The Lion’s Roar

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As HaKadosh Barukh Hu revealed himself to humanity with the mass revelation at Matan Torah, Hazal explain that the entire universe went silent (Shemot Rabbah 29:9). No birds flew, no oxen lowed, no angels took flight, and the sea ceased flowing as Hashem declared “Anohi Hashem Elokekha”. Even the heavenly and angelic Seraphim muted their sublime praises of Hashem. This silence was referenced by the verse in Amos (3:8), “When the lion roars, who will not fear? When God speaks, who is not silent?” (see homiletic interpretation of the verse in the Midrash there). Similarly, Hazal explain that when Eliyahu performed the great miracle at Har HaKarmel, where his sacrifice was consumed by holy fire from the heavens in front of Bnei Yisrael, the world lay silent, “there was neither sound, nor response, nor listener” (Melakhim 18:27). If any celestial being were to “speak”, the idolatrous priests of the Ba’al would claim that their god was responding to them. Hence, Hashem silenced everything to make it clear that there is only one “lion” whose roar will be heard. 

What was the true purpose of this cosmic silence? Rav Chayim Shmuelevitz (Sichos Mussar 26) explains that humanity is so mortally frail and limited, that even the slightest natural distraction could prevent them from understanding the gravity of Hashem’s declaration of Oneness. The metaphoric “noise” generated by the natural universe can cloud our vision and prevent us from seeing the reality of Hashem’s total mastery over creation. Similarly, even if heavenly fire were to descend upon Eliyahu’s korbanot, the idolaters would still be distracted from the obvious reality of Hashem being the only true God were there to be the slightest amount of commotion. They would immediately be blinded to the obvious truth.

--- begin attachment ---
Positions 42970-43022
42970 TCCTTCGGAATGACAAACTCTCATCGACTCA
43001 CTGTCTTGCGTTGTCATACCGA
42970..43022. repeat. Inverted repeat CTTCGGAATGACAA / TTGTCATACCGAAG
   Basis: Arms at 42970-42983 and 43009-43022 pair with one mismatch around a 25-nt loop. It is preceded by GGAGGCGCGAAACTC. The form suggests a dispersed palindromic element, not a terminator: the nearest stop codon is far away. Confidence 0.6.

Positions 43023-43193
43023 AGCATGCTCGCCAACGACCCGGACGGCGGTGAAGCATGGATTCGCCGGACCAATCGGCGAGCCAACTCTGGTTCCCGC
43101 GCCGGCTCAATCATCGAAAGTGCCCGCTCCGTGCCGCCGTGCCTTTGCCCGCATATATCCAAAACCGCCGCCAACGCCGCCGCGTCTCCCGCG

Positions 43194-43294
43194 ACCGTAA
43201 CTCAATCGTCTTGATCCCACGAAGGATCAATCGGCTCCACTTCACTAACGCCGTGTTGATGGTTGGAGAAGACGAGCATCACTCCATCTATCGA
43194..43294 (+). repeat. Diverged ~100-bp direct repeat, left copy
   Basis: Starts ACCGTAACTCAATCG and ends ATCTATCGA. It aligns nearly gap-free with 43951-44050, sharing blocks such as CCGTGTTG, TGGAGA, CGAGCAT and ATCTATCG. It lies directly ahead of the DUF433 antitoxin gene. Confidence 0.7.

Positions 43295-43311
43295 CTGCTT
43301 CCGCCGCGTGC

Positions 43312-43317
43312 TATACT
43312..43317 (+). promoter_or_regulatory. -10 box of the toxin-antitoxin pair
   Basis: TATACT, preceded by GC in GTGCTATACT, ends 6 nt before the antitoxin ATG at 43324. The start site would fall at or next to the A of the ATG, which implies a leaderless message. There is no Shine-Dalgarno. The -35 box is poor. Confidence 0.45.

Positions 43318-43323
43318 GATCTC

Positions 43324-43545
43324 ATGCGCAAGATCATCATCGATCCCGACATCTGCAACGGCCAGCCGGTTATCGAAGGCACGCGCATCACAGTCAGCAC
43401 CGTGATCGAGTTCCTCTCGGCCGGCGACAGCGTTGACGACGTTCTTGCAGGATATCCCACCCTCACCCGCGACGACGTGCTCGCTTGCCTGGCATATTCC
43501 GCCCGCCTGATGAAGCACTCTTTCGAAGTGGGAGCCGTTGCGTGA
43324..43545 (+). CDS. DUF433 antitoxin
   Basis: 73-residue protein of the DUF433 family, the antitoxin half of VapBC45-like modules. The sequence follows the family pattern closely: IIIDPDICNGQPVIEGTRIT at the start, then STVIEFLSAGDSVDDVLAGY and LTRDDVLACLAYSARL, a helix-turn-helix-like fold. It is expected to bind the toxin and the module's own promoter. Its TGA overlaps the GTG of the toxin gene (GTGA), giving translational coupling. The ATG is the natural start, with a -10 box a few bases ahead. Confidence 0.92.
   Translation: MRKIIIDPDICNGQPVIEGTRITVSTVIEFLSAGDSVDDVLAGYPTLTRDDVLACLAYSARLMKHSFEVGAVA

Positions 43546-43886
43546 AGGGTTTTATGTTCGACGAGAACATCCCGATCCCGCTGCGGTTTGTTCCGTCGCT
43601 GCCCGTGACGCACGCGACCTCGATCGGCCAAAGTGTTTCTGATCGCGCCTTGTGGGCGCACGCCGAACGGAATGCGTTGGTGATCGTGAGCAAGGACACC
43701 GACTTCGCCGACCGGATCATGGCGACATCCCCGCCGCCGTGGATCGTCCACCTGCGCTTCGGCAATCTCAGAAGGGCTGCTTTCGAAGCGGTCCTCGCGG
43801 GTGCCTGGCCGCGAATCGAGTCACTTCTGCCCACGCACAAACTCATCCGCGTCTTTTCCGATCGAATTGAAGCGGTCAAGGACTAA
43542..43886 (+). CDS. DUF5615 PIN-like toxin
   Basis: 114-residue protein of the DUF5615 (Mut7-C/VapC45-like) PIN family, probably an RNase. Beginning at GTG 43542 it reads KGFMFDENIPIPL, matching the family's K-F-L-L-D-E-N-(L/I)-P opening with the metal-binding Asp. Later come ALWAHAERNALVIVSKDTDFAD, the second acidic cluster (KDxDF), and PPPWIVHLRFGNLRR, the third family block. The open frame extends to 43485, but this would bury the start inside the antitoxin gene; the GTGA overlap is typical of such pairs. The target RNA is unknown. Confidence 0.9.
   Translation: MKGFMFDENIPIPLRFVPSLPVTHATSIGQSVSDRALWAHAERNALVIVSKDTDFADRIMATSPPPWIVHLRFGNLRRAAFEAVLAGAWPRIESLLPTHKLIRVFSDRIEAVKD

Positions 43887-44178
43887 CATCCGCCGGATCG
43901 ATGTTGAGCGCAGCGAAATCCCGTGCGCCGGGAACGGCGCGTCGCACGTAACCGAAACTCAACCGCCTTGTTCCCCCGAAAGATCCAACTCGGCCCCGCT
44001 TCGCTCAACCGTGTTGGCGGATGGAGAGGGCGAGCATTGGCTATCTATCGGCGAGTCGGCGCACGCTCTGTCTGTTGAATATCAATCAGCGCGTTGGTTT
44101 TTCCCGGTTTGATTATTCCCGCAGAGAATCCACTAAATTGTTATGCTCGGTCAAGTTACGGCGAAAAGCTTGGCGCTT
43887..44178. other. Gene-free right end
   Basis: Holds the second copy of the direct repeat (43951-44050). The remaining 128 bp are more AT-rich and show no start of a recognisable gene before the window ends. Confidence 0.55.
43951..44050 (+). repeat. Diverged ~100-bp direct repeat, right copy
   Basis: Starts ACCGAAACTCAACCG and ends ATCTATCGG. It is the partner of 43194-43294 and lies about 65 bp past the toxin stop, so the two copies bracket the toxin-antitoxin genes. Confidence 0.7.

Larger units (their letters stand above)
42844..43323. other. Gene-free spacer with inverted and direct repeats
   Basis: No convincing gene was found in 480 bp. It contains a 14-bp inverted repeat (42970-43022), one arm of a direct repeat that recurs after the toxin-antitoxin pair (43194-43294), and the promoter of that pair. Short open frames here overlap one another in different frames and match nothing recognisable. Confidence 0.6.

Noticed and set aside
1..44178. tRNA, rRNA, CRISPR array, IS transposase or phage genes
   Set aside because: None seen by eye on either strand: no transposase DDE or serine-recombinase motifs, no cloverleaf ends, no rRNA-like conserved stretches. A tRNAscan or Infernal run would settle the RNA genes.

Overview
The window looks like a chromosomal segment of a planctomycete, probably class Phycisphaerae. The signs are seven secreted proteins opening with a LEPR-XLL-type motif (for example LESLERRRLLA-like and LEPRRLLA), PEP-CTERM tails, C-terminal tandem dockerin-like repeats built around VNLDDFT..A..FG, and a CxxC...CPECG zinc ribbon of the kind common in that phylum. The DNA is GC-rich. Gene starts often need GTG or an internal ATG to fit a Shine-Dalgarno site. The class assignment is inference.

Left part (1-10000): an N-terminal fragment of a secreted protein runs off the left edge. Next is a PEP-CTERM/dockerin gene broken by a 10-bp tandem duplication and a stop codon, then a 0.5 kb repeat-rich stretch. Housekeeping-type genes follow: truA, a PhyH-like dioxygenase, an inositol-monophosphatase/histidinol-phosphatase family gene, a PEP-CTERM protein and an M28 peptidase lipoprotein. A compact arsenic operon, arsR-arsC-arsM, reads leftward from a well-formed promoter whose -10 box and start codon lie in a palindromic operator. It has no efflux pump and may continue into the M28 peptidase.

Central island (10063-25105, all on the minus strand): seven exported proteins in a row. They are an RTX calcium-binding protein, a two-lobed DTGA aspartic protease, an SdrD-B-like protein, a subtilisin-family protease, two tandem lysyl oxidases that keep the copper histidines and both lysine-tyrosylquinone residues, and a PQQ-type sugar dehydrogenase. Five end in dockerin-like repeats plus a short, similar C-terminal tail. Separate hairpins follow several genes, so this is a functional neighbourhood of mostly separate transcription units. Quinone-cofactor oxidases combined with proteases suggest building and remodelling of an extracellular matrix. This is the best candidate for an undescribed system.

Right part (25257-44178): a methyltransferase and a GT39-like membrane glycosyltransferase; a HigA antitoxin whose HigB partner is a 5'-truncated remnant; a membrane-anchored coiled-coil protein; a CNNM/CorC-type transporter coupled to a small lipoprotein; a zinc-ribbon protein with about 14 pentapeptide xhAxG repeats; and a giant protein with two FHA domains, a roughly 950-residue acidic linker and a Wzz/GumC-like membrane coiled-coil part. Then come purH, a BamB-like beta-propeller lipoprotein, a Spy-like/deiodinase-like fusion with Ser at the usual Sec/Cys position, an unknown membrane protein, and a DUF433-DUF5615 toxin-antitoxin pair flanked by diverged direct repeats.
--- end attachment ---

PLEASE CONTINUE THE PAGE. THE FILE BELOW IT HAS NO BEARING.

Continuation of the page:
The lion’s roar described in Amos references the revelation at Sinai. But Yoel HaNavi (4:16) also describes another roar of Hashem that comes forth from Tzion and Yerushalayim. The Midrash describes that the Beit HaMikdash is also metaphorically described as a lion, and when Hashem beholds Jerusalem bereft of His divine presence and occupied by those who do not know Him, He roars through the ruins of the mikdash in pain and protest. This roar should be deafening; it reflects the ultimate desecration of God’s name, as His “glory remains in captivity and His splendor in enemy hands” (Tehilim 78:61). God’s Oneness and his revelation of Anokhi Hashem is shadowed by Jerusalem’s desolation. 

This roar is a call for all Jews to return to their home, to reclaim their spiritual ancestral birthright. It is the call to engage in the rebuilding of Jerusalem and Eretz Yisrael, to bring comfort to Tzion v’Yerushalayim as her children return to her gates. But the noise generated by the marketplaces of Rome is deafening (Yoma 20b); the hustle and bustle of daily life in the exile of Edom prevents us from hearing the mighty lion’s roar. As Rav Chayim taught us, even the clearest message of heavenly fire descending from the heavens can be crowded out by the decadence and alure of modern society. 

We must transcend the cacophony of Rome and listen to the divine messages surrounding us. The lion of Jerusalem is roaring; who will take up her call? 

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